Pseudonymous review pits lawyer v. lawyer in federal court

advisorLaw screenshot

Screenshot of Dochtor Kennedy’s profile on the AdvisorLaw website.

Editor’s Note: BusinessDen has written follow-up stories regarding this case

(10/17/18) Defense notches win in dispute between Denver-area attorneys over online review

(1/23/18) Attorney’s offending comment posted from IP address associated with with former boss’ home, court documents say

Original story: Who is the real Patrick Erickson?

That is the crux of a smoldering dispute between two lawyers, who used to be pals and co-workers but now are wrestling in court over the identity of an irate online review posted under the pseudonym Patrick Erickson.

In a federal court case filed last week, attorney Mark Wilson claims that his former boss at Broomfield law firm AdvisorLaw penned a bogus RipoffReport.com review calling Wilson’s new venture a “sham of a company” that “flat out lied” to customers.

Wilson says Dochtor Kennedy fired him from AdvisorLaw, then authored the review under a pseudonym to burn his new law firm, Wilson Law. Both lawyers represent financial advisors seeking to expunge consumer complaints from FINRA records.

“Mr. Kennedy published the fake review to disparage Mr. Wilson and Wilson Law, prevent them from competing fairly against AdvisorLaw, and influence consumers’ purchasing decisions by deceptive means,” the complaint reads.

But Kennedy says the review’s author is a disgruntled former employee at AdvisorLaw, and that Wilson has taken the bait in the employee’s revenge plot.

“It’s just somebody with a vendetta who’s upset about something and needs somebody to blame,” Kennedy said of Wilson in a phone interview, “and he hooked up with another psycho.”

Wilson is suing Kennedy for defamation, racketeering, false advertising and civil conspiracy. The case, which names AdvisorLaw and its executive vice president Stacy Santmyer as defendants alongside Kennedy, was filed June 22 in U.S. District Court in Denver.

Wilson is seeking a court order that would require Kennedy and AdvisorLaw to delete the Ripoff Report review or have its URL removed from search results. He also is suing for damages.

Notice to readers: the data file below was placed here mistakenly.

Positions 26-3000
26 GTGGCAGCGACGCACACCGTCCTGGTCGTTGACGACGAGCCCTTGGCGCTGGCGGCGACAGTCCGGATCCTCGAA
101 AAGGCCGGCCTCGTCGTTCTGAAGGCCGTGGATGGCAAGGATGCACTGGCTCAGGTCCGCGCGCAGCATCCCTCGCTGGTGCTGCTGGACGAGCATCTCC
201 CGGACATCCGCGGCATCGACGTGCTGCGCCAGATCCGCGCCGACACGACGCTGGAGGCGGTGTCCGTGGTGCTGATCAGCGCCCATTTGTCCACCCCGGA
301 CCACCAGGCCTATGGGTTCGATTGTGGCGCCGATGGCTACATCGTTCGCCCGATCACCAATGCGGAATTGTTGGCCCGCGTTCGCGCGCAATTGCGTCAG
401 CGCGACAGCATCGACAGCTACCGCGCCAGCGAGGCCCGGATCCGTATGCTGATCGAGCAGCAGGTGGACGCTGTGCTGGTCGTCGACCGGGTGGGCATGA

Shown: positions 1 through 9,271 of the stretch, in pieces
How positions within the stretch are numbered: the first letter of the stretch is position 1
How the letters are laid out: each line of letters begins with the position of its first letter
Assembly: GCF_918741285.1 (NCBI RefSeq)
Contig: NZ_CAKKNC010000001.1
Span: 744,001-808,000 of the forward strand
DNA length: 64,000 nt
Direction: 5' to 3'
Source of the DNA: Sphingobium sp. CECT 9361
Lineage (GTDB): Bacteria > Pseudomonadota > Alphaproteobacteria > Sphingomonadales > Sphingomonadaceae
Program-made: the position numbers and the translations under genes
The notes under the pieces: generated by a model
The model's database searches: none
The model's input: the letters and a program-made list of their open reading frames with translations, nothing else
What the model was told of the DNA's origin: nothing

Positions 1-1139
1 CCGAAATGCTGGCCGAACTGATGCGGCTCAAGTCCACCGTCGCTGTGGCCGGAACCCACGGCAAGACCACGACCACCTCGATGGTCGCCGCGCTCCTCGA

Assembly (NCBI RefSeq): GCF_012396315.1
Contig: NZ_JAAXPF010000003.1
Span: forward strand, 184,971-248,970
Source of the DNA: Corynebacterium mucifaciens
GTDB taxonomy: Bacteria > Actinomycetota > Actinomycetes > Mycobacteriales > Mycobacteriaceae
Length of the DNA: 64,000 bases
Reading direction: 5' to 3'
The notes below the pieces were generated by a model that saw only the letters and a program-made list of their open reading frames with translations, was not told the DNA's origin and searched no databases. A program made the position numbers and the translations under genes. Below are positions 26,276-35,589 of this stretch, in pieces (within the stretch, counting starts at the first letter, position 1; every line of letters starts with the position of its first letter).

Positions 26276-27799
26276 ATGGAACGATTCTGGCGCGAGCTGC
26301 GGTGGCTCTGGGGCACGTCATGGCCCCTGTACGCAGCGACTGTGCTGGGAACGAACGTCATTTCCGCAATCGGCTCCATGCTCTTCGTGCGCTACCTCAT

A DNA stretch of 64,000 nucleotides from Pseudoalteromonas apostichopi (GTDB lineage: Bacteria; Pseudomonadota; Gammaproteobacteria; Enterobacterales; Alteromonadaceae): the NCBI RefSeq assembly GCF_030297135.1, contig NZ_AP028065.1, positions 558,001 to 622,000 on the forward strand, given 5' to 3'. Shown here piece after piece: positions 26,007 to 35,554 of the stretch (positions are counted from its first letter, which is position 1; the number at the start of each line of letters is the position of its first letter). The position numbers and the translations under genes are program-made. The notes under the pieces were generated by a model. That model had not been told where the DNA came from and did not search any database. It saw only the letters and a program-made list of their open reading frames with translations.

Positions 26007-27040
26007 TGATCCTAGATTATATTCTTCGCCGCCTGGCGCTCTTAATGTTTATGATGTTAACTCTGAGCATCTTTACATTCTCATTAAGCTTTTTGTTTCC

Wilson is represented by Edward C. Hopkins Jr. and Alexandra Tracy-Ramirez with Hopkins Way.

wilson linkedIn

Mark Wilson’s LinkedIn page.

Wilson and Kennedy overlapped as law students at the University of Denver, according to their LinkedIn profiles, where Wilson received his master of laws degrees and Kennedy graduated with a J.D. Kennedy said in an interview that he met Wilson when the pair worked at the same two companies prior to AdvisorLaw.

According to the lawsuit, Wilson joined AdvisorLaw in May 2016 and Kennedy fired him five months later, at the end of September.

Kennedy sent Wilson an email on Nov. 2 accusing him of using AdvisorLaw’s “proprietary information” to start his own firm. Hours later, Wilson alleges, Kennedy posted the Ripoff Report review under the false name Patrick Erickson.

“(Mark Wilson) lied to me with no reservations,” the review reads in part. “He made claims of his experience, affiliations, credentials, and acumen which were complete fabrications.”

Suspecting that Kennedy wrote the review, Wilson confronted his one-time friend and boss in an email obtained by BusinessDen.

“In spite of every backstab I still love ya – I just know we can’t ever do biz again,” Wilson wrote. “The one thing I absolutely will not stand for is impugning my good name. Especially with such a (expletive) lie. I don’t want (expletive) money, I don’t want you to try and make up for the lies, I just want you to delete this (expletive) and give me a call.”

Then, Wilson claims in the lawsuit, Kennedy bragged about the review to the Advisor Law staff. That includes a former employee whose signed affidavit says Kennedy tried to bribe him into taking responsibility for the review.

“Mr. Kennedy offered me $2,000 if I agreed to lie to Mr. Wilson and others by telling them I authored and published Ripoff Report 1336305 and that Mr. Kennedy did not author or publish Ripoff Report 1336305,” the employee said in a sworn statement.

Kennedy remembers things differently.

In a phone interview, he denied writing the review and said the former employee, another long-time friend, wrote it because he was enraged that Wilson had started a competing law firm. But Kennedy said the former employee turned on him after he refused to lend him $7,000. Soon after, Kennedy said, the former employee signed the affidavit.

“It’s all fabricated,” he said.

advisorLaw screenshot

Screenshot of Dochtor Kennedy’s profile…

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